Storm chasers are fake roofers who try to cheat and scam homeowners - and during cold weather, they're just waiting for a big storm. Here's why they are dangerous, and how you can avoid falling for them.
The Danger of Storm Chasers
These scammers take advantage of homeowners after a powerful storm has blown through the neighborhood. The scammers use the storm to trick homeowners into thinking that their roof has been damaged and needs to be fixed immediately to prevent leaking. With just a few hundred dollars for a down payment, the scammer will get started right away! When you mix in frightened homeowners who can see the damage on other houses with shady storm chasers, it's easy to see why this scam works.
Of course, the worker never does the work, typically lies about roof damage (or damages the roof during an inspection on purpose), or - at the most - does a quick, shoddy job that usually causes more harm than good. Repeat throughout the neighborhood, and the chaser can make a tidy sum while homeowners throw their money away.
How to Avoid Storm Scams
Don't want to get caught in one of these storm scams? Here's how to avoid trouble in the first place. As winter storms roll in, follow these steps the next time someone tries to sell you a roofing job.
- Ignore "knock on door" contractors: Professional roofers don't usually knock on your door and tell you about roof problems. They're too busy doing their jobs! So your first step is ignoring anyone who tries to sell you on roofing repairs out of the blue. Say no, end the conversation, and close the door. Cut it short in the beginning and you won't have to worry.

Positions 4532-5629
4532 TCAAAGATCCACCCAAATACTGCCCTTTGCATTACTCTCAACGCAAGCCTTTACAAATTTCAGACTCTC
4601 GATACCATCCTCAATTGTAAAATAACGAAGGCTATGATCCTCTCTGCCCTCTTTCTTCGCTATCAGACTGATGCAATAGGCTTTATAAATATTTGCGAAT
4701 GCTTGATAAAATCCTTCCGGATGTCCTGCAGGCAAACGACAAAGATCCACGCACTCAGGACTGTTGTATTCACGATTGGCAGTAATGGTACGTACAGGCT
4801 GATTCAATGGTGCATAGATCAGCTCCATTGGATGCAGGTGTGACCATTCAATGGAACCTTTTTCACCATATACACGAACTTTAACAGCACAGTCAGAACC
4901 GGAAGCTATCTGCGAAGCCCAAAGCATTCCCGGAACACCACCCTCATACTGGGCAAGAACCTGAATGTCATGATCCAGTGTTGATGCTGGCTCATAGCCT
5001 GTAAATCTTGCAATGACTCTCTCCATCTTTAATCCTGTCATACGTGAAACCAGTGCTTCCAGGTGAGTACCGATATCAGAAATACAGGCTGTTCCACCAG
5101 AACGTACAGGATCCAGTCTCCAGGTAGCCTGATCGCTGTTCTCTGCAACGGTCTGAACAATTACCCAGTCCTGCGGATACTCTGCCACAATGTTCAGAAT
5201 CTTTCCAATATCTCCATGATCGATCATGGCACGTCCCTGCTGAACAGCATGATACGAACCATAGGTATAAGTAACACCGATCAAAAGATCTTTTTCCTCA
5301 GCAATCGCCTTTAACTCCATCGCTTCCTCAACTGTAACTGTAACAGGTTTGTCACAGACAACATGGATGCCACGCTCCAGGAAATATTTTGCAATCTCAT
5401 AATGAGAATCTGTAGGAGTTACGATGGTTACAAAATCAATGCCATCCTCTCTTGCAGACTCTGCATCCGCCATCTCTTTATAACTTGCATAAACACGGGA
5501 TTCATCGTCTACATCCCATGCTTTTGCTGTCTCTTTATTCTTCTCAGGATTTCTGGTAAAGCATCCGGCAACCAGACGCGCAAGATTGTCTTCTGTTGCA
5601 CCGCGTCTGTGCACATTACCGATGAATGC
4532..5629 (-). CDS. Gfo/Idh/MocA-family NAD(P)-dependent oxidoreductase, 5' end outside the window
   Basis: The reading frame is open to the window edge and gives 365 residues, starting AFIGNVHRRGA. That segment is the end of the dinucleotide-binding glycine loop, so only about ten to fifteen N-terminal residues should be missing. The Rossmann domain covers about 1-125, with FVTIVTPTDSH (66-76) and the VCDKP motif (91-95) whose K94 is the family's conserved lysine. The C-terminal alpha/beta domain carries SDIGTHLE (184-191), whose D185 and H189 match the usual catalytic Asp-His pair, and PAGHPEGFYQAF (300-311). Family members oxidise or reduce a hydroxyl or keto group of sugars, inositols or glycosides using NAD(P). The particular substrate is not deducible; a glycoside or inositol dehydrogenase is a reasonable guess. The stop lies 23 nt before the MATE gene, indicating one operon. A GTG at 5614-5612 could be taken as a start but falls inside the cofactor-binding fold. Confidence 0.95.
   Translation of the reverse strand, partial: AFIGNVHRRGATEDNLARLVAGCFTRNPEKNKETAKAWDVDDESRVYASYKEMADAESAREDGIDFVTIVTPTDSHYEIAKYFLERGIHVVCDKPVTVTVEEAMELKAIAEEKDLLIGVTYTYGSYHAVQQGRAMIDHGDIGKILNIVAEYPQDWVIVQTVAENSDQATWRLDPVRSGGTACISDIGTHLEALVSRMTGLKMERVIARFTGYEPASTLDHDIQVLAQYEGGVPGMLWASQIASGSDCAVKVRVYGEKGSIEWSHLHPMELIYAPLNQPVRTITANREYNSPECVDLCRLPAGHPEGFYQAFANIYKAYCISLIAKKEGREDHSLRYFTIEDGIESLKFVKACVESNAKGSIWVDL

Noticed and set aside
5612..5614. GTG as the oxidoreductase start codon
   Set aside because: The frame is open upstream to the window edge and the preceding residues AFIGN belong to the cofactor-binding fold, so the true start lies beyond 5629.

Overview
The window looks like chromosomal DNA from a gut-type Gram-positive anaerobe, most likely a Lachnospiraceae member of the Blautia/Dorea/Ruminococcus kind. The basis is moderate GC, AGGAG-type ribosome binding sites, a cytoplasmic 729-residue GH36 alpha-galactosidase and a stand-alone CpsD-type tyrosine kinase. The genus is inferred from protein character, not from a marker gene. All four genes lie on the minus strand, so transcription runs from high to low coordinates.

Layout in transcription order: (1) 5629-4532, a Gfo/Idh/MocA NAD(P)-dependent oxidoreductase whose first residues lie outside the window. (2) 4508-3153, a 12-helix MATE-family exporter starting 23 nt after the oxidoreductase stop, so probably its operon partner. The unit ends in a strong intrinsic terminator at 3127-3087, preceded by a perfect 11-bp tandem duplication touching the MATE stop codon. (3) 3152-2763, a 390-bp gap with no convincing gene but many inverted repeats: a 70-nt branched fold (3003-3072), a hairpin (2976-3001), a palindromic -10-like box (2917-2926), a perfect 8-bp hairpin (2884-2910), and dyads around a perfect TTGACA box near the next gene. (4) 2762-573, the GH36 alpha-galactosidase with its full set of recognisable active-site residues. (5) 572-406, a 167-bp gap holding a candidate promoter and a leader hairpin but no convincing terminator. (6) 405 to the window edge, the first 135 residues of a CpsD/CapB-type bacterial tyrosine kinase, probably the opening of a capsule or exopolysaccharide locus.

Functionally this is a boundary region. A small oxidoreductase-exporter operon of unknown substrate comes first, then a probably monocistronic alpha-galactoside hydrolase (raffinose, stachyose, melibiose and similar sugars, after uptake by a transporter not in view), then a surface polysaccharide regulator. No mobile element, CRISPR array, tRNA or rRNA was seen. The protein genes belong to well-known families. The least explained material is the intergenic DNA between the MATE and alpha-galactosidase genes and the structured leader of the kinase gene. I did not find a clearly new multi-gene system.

- Avoid large upfront payments: True roofing contractors don't usually require upfront payments. Some roofers offer free inspections, and won't ask for a check until the job is done. If a roofer is asking for a large payment before doing any work, it's probably a scam.
- Know your own roof condition: Stay free of these scams by keeping an eye on your roof. Take a look after a big storm and see if any shingles have flown off, or if any debris has caused damage. Understand what parts of your rooftop may be the most vulnerable, and what types of damage wind, hail and rain can do. Then you will know if you need roof repair or not, and you'll be immune to scammers trying to convince you otherwise.
- Go local: When seeking a roofing company, go with a local contractor that has plenty of experience in the area. Chasers tend to be from out of town - so people won't know them.
- Research companies: Make sure that companies have real websites, certifications, and insurance. When in doubt, look up the roofer on the Better Business Bureau to see if there are any records or comments.